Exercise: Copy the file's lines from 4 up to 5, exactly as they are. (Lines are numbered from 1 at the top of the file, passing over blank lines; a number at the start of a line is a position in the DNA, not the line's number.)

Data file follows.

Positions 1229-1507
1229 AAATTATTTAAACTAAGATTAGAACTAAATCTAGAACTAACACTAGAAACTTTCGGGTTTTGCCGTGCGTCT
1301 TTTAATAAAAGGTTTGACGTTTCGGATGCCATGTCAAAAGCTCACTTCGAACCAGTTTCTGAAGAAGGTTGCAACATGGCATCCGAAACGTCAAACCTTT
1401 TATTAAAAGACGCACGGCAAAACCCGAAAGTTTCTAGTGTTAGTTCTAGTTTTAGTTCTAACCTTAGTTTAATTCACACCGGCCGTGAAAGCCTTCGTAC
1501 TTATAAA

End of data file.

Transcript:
1401 TATTAAAAGACGCACGGCAAAACCCGAAAGTTTCTAGTGTTAGTTCTAGTTTTAGTTCTAACCTTAGTTTAATTCACACCGGCCGTGAAAGCCTTCGTAC
1501 TTATAAA